Suffolk plan to borrow $158.5M advances

Comptroller Joseph Sawicki said it was the first Comptroller Joseph Sawicki said it was the first time the county has ever sought to borrow to pay salary increases. Photo Credit: NY Office of the State Comptroller

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A pair of borrowings totaling $158.5 million won approval in a Suffolk committee Tuesday as county lawmakers moved to ensure that the county can meet payroll and cover other expenses in the first half of 2013.

The budget committee authorized borrowing of up to $38.5 million to pay for last fall's arbitration award to correction officers. Comptroller Joseph Sawicki said it was the first time the county has ever sought to borrow to pay salary increases.

The committee also authorized borrowing of a record $120 million in short-term revenue anticipation notes. That represented a $30 million increase over last year, when Suffolk issued revenue anticipation notes for the first time in two decades. Both resolutions, which will cost the county a total of $1.5 million in interest, will go to the full legislature on March 5.

The increased short-term borrowing, Sawicki said, is necessary in part because of delays in the impending $23 million sale of the John J. Foley Skilled Nursing Facility and ongoing expenses associated with the nursing home. He also said the county has also incurred $18 million in debris removal costs for superstorm Sandy, for which the county expects to receive federal reimbursement.

Sawicki said the county needs to borrow for the correction officers award because the county failed to "squirrel away" money during 2008, 2009 or 2010 to pay for it.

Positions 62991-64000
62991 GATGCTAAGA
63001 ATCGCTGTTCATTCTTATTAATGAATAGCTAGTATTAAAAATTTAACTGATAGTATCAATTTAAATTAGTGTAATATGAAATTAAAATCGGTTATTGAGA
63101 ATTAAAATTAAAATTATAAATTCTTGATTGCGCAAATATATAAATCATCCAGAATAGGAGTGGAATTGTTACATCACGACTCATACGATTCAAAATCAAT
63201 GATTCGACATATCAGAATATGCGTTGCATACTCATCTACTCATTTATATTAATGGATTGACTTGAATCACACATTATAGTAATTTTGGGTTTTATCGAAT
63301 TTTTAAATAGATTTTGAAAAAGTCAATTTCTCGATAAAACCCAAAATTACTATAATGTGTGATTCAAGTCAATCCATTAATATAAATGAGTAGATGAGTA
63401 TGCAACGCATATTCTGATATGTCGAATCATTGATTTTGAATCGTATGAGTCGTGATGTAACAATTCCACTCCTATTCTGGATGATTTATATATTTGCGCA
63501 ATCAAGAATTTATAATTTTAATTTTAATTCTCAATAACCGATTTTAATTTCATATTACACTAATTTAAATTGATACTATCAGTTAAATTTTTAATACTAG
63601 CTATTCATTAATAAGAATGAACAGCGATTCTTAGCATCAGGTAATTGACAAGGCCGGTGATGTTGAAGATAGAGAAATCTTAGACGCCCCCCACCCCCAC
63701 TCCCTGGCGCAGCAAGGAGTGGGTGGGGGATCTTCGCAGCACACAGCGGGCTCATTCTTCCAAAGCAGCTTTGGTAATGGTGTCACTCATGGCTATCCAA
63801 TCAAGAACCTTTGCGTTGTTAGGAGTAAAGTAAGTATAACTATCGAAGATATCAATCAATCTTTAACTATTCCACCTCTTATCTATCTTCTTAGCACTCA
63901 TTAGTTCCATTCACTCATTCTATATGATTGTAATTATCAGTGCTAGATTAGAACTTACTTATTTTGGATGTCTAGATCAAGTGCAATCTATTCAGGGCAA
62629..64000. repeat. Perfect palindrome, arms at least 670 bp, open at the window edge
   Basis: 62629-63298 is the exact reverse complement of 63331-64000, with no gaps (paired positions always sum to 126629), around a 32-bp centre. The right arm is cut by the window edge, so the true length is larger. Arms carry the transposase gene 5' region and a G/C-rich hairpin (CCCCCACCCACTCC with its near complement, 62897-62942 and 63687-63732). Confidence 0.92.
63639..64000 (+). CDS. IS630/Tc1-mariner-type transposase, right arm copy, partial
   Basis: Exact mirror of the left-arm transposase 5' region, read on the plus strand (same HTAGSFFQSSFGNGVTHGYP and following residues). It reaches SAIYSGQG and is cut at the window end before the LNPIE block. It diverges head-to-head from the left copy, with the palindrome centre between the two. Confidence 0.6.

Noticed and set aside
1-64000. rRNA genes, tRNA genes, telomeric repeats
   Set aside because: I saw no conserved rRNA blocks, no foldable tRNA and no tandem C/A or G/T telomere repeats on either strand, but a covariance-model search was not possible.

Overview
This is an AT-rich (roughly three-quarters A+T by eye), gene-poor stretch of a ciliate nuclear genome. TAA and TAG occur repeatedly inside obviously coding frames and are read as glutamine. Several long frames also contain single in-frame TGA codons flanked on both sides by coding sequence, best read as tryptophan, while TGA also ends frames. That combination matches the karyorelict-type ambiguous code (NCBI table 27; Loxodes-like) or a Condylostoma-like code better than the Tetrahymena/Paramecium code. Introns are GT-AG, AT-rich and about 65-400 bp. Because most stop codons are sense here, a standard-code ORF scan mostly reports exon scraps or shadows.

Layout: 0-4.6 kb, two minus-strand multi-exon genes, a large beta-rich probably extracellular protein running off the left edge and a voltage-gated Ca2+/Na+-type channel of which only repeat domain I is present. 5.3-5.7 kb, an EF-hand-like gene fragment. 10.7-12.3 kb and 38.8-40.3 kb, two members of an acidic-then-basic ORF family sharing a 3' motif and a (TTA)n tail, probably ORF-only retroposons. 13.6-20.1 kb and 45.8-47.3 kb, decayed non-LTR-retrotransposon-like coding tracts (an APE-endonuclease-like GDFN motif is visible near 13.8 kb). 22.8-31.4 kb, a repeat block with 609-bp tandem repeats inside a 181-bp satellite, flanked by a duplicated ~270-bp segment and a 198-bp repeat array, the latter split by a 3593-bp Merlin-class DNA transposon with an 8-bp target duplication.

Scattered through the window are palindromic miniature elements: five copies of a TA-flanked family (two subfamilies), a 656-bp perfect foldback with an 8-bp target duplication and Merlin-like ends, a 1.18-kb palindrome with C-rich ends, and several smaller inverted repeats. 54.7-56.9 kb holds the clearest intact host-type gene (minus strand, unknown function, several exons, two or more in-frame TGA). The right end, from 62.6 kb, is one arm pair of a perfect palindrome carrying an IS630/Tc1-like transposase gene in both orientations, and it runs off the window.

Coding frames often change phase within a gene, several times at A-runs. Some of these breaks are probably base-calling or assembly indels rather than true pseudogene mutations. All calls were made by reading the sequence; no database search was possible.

Sawicki acknowledged that the correction officers' salary increases are operational costs, but that state law permits bonding for up to five years when the increases are the result of a binding arbitration award. "Either way, we're not pleased to be doing this," said Deputy Presiding Officer Wayne Horsley (D-Babylon).

The bond sales are tentatively scheduled for March 27; without a cash infusion, the county would be $42 million short by the end of April to meet biweekly payroll, Sawicki said. With the revenue note, to be repaid with state and federal aid revenue, the county will have a buffer of $72.9 million.

However, even with the borrowing the county's cash flow in May will be stretched thin with only $5.6 million on hand at month's end. The cash crunch should ease in June when the county begins getting property tax receipts after schools and other municipalities are paid. "The ice is pretty thin," said Legis. Al Krupski (D-Southold). "I can hear it cracking."

Sawicki also warned that the county must move quickly to get state legislative approval of the proposed $70 million sale lease-back of the H. Lee Dennison building because the savings are already included in the October cash flow projections.

"Come 2014, we will be pretty much out of one shots and we'll have to make some big structural changes to our budget," he said.

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